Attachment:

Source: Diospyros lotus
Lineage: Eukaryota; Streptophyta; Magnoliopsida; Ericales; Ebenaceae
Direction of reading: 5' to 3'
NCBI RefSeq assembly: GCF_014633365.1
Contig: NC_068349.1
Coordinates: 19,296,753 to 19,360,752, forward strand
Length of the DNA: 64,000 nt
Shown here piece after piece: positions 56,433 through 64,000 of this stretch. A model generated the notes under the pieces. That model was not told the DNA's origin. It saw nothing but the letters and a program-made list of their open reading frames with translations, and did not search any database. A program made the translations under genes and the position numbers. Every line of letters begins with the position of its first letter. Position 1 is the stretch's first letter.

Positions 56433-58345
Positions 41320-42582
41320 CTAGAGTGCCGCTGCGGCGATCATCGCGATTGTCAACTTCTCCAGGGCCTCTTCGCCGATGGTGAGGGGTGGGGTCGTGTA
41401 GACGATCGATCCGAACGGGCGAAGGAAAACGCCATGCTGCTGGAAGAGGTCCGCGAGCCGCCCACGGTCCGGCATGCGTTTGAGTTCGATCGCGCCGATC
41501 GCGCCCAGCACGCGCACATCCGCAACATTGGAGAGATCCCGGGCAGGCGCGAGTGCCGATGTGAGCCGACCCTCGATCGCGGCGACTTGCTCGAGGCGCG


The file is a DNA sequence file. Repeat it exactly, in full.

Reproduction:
Source: Diospyros lotus
Lineage: Eukaryota; Streptophyta; Magnoliopsida; Ericales; Ebenaceae
Direction of reading: 5' to 3'
NCBI RefSeq assembly: GCF_014633365.1
Contig: NC_068349.1
Coordinates: 19,296,753 to 19,360,752, forward strand
Length of the DNA: 64,000 nt
Shown here piece after piece: positions 56,433 through 64,000 of this stretch. A model generated the notes under the pieces. That model was not told the DNA's origin. It saw nothing but the letters and a program-made list of their open reading frames with translations, and did not search any database. A program made the translations under genes and the position numbers. Every line of letters begins with the position of its first letter. Position 1 is the stretch's first letter.

Positions 56433-58345
Positions 41320-42582
41320 CTAGAGTGCCGCTGCGGCGATCATCGCGATTGTCAACTTCTCCAGGGCCTCTTCGCCGATGGTGAGGGGTGGGGTCGTGTA
41401 GACGATCGATCCGAACGGGCGAAGGAAAACGCCATGCTGCTGGAAGAGGTCCGCGAGCCGCCCACGGTCCGGCATGCGTTTGAGTTCGATCGCGCCGATC
41501 GCGCCCAGCACGCGCACATCCGCAACATTGGAGAGATCCCGGGCAGGCGCGAGTGCCGATGTGAGCCGACCCTCGATCGCGGCGACTTGCTCGAGGCGCG